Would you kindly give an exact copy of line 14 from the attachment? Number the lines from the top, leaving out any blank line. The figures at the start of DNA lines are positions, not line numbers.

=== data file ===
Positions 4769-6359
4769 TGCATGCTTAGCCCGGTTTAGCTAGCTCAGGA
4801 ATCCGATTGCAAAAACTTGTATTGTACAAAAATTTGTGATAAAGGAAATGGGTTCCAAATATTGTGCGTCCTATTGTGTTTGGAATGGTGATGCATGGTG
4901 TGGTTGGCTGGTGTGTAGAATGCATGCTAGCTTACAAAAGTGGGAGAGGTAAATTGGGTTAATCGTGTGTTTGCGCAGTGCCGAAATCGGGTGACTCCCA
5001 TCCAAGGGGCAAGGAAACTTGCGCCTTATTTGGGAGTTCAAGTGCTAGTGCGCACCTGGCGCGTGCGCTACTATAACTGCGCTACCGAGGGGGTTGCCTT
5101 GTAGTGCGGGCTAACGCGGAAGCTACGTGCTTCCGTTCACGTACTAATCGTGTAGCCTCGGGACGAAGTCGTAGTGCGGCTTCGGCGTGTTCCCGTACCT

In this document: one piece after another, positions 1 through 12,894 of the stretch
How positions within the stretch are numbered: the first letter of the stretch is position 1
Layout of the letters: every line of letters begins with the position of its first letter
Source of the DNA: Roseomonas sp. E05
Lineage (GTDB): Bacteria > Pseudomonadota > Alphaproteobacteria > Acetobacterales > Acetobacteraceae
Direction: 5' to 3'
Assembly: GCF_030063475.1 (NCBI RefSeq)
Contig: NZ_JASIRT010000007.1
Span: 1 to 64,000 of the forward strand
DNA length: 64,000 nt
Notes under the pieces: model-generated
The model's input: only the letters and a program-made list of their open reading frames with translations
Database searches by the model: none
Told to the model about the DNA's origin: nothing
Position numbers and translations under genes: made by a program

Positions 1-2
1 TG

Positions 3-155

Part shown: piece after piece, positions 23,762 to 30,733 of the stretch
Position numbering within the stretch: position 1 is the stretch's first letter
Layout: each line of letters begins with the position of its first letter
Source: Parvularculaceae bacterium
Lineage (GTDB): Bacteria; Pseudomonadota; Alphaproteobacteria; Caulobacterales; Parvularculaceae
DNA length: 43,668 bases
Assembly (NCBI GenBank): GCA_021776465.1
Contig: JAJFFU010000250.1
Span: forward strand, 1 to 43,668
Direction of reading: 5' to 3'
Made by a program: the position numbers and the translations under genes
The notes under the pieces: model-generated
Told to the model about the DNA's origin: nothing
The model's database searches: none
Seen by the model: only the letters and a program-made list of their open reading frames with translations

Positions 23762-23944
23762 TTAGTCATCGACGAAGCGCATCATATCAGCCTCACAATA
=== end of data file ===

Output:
Contig: NZ_JASIRT010000007.1